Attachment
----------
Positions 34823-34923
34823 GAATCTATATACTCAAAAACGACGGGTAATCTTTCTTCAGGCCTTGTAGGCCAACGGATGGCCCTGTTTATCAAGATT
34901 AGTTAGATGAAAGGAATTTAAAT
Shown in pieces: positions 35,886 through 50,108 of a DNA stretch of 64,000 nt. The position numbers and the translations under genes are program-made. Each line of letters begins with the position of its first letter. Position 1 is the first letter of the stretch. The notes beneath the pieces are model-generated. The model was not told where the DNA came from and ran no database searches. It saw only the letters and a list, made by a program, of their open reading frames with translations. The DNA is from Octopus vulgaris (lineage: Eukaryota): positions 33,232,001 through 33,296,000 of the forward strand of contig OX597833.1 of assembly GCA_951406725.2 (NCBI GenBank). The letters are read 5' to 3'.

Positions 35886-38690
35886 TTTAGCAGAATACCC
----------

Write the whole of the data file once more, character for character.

Positions 34823-34923
34823 GAATCTATATACTCAAAAACGACGGGTAATCTTTCTTCAGGCCTTGTAGGCCAACGGATGGCCCTGTTTATCAAGATT
34901 AGTTAGATGAAAGGAATTTAAAT
Shown in pieces: positions 35,886 through 50,108 of a DNA stretch of 64,000 nt. The position numbers and the translations under genes are program-made. Each line of letters begins with the position of its first letter. Position 1 is the first letter of the stretch. The notes beneath the pieces are model-generated. The model was not told where the DNA came from and ran no database searches. It saw only the letters and a list, made by a program, of their open reading frames with translations. The DNA is from Octopus vulgaris (lineage: Eukaryota): positions 33,232,001 through 33,296,000 of the forward strand of contig OX597833.1 of assembly GCA_951406725.2 (NCBI GenBank). The letters are read 5' to 3'.

Positions 35886-38690
35886 TTTAGCAGAATACCC